After a year in which, thanks to vari­ous ail­ments, I’ve bought a lot more tools than I’ve used,  I now have a fairly reas­on­able col­lec­tion of awls.

Awl collection

My shoe­mak­ing and leather­work awls. They live in a can of beeswax to pro­tect the points.

No two have the same haft, and there are a few def­in­ite favor­ites in the col­lec­tion. Most of the awls I have were obtained nth hand and all but a couple have vin­tage blades in them. Good awl blades are get­ting pretty hard to find new, but for­tu­nately for medi­ev­al & renais­sance shoe­mak­ing you don’t need mod­ern curved awls and straight blades are easy to make.

The one new awl I bought was made by Dick Ander­son at Thor­napple River Boots. He makes some of the nicest mod­ern shoe­mak­ing awls you can get. My one is a No.2 inseam­ing awl.The prices lis­ted on his web­site aren’t cur­rent, so email or call him for up-to-date prices and to dis­cuss what you’re after. If you enjoy own­ing and using tools that are beau­ti­ful pieces of crafts­man­ship in their own right, get your­self one (or sev­er­al) of Dick Anderson’s awls.

Dick Anderson awl

A No.2 inseam­ing awl by Dick Ander­son of Thor­napple River Boots. One of my favour­ite shoe­mak­ing tools.

My abso­lute favor­ite awl is this little one with a ball on the end. It’s turned from box and I plan on get­ting more just like it made. At some point someone has sanded a flat into the haft so it won’t roll around on the bench; I really should have paid more atten­tion to the ori­ent­a­tion of that when I put the blade in it but I still love it.

boxwood awl haft

My favour­ite awl. There’s noth­ing quite like box­wood for awl hafts and the shape is beau­ti­ful.

A previous owner has filed a flat into the haft of the awl to stop it rolling on the bench.

A pre­vi­ous own­er has filed a flat into the haft of the awl to stop it rolling on the bench.


One of the things that appeals to me about second-hand awls are the stor­ies they bring about their pre­vi­ous own­ers. Most of the old shoe­mak­ing awls I have have have traces of wax on them, usu­ally around the shaft of the ‘but­ton’ on the end of the haft show­ing where they’ve been used to pull the thread tight and they all have dings and marks and pat­in­a­tion of age and use.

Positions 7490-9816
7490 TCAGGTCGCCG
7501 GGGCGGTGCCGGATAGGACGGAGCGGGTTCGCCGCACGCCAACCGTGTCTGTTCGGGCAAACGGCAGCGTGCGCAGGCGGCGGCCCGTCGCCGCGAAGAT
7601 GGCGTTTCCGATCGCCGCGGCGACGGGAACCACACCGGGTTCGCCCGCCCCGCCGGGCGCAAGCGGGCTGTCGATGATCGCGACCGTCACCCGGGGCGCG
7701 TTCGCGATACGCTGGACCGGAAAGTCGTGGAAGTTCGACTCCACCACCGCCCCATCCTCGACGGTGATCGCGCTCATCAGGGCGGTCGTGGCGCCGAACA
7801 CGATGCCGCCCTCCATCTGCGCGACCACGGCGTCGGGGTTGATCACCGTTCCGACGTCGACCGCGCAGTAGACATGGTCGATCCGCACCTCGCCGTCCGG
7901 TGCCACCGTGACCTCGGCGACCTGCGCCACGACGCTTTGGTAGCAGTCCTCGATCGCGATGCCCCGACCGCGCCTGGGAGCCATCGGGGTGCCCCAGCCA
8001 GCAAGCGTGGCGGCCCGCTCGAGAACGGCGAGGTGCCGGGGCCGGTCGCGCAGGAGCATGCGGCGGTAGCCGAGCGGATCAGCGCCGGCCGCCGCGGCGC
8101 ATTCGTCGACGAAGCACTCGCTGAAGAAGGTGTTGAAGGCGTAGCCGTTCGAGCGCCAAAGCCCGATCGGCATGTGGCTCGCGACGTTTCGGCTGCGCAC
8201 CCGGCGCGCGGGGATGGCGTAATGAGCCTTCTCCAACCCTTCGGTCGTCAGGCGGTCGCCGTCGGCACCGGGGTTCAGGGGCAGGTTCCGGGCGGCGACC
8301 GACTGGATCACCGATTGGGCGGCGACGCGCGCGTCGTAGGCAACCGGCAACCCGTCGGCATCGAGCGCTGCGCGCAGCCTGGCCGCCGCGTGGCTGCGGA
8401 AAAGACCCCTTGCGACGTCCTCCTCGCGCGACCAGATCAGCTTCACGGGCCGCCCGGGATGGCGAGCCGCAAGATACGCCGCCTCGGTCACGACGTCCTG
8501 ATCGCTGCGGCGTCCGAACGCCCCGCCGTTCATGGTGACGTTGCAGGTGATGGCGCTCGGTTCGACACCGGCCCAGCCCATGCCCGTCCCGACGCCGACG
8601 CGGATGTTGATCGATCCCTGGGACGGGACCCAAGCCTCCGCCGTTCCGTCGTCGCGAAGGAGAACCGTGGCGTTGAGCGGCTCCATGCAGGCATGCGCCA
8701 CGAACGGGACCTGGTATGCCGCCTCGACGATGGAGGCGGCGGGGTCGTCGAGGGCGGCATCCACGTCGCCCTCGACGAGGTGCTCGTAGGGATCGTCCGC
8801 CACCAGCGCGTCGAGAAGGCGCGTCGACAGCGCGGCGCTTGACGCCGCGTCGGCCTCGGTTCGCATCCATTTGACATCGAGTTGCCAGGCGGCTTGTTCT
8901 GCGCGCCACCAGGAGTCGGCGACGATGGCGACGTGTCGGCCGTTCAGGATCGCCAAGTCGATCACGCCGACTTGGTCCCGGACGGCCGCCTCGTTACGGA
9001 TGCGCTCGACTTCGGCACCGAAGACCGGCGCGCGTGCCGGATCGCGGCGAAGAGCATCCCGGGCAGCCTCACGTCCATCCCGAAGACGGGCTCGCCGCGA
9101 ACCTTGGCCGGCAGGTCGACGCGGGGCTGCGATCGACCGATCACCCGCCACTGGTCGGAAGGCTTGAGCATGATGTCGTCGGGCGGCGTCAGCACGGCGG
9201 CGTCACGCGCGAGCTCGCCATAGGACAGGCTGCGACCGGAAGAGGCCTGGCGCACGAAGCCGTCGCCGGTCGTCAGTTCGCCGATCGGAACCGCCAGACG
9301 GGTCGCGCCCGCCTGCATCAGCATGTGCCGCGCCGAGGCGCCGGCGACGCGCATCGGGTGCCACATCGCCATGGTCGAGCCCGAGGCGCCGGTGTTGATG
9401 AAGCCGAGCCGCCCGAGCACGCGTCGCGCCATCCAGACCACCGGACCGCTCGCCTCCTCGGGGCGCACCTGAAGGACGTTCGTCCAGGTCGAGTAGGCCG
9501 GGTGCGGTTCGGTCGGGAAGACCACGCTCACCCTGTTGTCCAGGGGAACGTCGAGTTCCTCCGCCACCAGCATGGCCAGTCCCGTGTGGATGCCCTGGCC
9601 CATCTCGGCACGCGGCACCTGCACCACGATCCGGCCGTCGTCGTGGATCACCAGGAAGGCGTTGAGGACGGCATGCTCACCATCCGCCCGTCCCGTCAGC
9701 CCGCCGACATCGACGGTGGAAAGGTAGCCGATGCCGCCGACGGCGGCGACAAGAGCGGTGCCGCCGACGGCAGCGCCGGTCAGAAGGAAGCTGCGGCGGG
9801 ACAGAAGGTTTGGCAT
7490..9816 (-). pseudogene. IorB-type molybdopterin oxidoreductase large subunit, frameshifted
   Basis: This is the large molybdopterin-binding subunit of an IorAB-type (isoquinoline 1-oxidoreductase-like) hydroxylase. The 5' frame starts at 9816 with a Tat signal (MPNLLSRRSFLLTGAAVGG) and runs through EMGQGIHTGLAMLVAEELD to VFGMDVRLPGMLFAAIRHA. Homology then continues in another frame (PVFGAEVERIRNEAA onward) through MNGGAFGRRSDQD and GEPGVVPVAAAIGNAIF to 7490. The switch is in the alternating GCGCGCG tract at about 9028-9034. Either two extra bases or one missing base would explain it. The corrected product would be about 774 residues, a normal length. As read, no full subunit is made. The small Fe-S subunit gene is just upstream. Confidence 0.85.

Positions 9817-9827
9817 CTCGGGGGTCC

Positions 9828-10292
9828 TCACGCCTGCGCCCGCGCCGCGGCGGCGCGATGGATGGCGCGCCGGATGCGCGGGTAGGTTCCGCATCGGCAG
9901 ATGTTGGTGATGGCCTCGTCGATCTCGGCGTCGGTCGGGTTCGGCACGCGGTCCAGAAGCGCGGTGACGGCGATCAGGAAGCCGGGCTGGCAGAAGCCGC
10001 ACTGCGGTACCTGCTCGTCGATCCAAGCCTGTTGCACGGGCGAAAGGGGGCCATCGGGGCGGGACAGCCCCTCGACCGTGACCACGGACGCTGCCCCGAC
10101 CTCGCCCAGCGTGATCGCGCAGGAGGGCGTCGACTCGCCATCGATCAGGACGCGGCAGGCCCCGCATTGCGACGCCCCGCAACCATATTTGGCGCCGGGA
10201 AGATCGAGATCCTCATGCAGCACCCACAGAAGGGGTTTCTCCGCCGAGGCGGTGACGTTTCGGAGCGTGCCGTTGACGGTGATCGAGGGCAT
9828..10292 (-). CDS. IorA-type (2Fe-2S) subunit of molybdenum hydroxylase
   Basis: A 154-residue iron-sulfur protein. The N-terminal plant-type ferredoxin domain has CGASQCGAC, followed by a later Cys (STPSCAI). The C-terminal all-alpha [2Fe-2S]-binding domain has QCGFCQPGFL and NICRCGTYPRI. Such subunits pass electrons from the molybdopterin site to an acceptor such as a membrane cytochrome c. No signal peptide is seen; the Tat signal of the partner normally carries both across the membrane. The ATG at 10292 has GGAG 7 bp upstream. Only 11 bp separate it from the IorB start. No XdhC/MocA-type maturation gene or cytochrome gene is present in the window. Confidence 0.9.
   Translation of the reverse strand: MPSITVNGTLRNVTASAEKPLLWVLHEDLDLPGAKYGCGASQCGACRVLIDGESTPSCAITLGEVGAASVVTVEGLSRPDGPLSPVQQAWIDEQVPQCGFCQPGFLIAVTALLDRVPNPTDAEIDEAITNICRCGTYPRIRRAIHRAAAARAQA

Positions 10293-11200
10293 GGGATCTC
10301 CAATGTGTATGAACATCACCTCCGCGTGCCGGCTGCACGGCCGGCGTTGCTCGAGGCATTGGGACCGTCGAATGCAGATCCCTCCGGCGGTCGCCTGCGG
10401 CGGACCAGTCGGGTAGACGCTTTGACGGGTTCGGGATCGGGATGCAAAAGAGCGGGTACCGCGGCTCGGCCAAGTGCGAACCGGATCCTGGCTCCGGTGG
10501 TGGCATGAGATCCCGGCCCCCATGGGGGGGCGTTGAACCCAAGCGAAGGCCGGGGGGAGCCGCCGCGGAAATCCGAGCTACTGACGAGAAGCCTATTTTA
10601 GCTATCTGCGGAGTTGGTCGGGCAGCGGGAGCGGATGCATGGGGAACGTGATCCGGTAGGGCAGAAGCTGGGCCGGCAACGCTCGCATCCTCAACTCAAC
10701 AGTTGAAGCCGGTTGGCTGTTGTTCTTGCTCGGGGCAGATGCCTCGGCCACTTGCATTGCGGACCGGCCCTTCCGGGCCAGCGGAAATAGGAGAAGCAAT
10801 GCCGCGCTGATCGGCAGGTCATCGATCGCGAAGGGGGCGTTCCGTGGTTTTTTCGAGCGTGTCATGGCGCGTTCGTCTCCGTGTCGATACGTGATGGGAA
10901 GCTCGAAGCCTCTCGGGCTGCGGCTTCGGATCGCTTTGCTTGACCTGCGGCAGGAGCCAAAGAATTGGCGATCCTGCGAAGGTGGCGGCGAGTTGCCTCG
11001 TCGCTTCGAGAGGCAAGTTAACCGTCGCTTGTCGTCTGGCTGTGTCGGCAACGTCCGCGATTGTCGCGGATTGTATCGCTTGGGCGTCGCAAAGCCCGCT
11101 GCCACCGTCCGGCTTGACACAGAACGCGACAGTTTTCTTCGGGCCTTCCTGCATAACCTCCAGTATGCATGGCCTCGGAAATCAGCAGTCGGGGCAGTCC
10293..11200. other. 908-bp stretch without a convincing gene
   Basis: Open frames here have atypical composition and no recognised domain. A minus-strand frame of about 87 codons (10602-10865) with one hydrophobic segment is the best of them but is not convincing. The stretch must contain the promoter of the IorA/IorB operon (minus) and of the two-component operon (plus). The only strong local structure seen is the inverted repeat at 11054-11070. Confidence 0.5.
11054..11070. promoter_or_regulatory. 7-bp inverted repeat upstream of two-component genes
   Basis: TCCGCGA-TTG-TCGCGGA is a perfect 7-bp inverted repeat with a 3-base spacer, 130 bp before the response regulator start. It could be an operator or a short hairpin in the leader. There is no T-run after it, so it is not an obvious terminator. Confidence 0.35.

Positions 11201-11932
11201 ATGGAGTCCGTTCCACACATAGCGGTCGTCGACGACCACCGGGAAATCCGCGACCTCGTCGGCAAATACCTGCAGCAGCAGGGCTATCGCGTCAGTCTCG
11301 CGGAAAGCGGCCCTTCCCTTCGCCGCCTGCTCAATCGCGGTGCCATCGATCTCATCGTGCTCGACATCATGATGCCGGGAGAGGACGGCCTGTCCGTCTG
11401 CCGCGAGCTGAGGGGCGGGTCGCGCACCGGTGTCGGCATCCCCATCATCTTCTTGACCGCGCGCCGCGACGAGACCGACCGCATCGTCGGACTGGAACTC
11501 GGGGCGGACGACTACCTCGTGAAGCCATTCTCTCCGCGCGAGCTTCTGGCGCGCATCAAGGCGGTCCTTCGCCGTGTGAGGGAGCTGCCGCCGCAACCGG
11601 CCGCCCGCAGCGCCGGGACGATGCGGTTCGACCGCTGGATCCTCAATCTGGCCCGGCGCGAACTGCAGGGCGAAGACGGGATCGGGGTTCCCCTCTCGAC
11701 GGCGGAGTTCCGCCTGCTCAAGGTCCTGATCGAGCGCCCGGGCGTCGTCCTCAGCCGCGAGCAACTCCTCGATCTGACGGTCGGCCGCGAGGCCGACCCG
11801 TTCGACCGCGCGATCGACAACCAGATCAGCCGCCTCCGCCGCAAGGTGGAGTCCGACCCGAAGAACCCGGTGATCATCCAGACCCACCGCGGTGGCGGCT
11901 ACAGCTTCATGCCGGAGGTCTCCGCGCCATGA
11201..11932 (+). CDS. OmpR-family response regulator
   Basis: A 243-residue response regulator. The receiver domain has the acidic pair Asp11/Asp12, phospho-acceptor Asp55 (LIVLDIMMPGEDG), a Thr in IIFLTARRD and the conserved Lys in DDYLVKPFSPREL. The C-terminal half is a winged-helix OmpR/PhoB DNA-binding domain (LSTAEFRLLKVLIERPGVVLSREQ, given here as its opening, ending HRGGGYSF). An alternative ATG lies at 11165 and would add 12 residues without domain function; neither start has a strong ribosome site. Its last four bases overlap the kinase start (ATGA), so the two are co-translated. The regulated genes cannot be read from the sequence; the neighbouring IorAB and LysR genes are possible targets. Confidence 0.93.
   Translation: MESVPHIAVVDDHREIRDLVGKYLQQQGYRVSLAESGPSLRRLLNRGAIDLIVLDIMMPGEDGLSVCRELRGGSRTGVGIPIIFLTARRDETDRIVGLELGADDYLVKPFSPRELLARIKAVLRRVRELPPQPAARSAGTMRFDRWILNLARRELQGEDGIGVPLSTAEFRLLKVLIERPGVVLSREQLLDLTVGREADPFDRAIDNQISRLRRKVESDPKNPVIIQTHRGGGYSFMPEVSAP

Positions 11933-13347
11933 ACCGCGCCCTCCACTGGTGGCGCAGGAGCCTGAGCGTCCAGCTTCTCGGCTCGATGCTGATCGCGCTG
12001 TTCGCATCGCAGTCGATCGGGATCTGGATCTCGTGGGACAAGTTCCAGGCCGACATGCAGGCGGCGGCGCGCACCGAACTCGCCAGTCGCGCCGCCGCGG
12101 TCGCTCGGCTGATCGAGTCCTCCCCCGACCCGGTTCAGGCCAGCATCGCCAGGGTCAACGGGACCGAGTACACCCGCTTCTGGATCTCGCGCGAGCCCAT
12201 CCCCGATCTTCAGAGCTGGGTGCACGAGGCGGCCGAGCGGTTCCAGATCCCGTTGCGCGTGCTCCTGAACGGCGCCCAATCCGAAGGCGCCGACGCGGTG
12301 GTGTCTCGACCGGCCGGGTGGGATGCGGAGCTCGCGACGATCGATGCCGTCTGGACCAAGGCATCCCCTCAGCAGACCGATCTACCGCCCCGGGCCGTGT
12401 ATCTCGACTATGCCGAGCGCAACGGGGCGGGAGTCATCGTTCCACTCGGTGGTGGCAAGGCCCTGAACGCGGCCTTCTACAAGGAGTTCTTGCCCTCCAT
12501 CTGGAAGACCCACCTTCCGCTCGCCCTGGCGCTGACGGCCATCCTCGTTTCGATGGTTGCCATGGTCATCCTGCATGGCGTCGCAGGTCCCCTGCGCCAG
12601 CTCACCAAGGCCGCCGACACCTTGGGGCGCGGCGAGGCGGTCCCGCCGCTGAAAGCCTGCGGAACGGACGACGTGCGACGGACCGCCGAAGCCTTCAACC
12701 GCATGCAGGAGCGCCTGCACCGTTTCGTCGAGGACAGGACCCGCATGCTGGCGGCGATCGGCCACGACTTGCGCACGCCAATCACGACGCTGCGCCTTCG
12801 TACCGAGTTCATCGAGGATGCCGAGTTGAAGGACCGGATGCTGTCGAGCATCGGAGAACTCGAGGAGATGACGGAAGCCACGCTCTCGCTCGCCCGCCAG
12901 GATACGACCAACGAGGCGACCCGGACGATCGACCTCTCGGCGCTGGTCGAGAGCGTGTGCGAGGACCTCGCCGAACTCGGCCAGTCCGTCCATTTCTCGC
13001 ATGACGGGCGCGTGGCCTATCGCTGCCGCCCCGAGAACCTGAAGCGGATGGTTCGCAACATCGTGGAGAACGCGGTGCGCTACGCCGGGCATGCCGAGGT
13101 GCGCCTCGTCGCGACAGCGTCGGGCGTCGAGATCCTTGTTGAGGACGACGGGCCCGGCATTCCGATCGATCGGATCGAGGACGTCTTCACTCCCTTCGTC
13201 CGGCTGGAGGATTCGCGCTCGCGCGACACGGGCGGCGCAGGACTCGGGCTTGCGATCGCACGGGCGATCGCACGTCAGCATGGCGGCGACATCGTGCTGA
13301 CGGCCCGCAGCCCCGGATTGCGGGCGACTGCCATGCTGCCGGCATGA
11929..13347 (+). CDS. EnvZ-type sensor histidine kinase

Some which I got from the estate of a leather­work­er have deep pits and grooves all over the middle of the haft. It took a bit of star­ing before I real­ised these were the marks of years of being used like a sailmaker’s palm to push stub­born har­ness needles through leath­er.

This haft bears the scars of years of being used to push needles through leather

This haft bears the scars of years of being used to push needles through leath­er

Another haft bought from the same person as the more square grooved haft shows that using the awl to push needles was a habit, not just something he did with one particular awl.

Anoth­er haft bought from the same per­son as the more square grooved haft shows that using the awl to push needles was a habit, not just some­thing he did with one par­tic­u­lar awl.

It’s worth not­ing that you don’t need all these awls to make good medi­ev­al shoes. I made my first four pairs with one awl, a dia­mond shaped saddler’s awl shoved into a haft from a gen­er­ic (I think Tandy) tool of some oth­er kind.

A diamond awl blade in a generic tool handle. I made my first four pairs with this awl.

A dia­mond awl blade in a gen­er­ic tool handle. I made my first four pairs with this awl.

You can make a bet­ter awl than this for medi­ev­al shoe­mak­ing for less than NZ$5 and some time if you have a belt sander and a dremel. The awl below is made from a masonry nail NZ$0.50c and a file handle from the hard­ware store NZ$2.50. It works bet­ter than the dia­mond awl above.

Awl made from a ground down masonry nail and a file handle

Awl made from a ground down masonry nail and a file handle

None of these awls are medi­ev­al, I’ll post about medi­ev­al awl haft shapes later.

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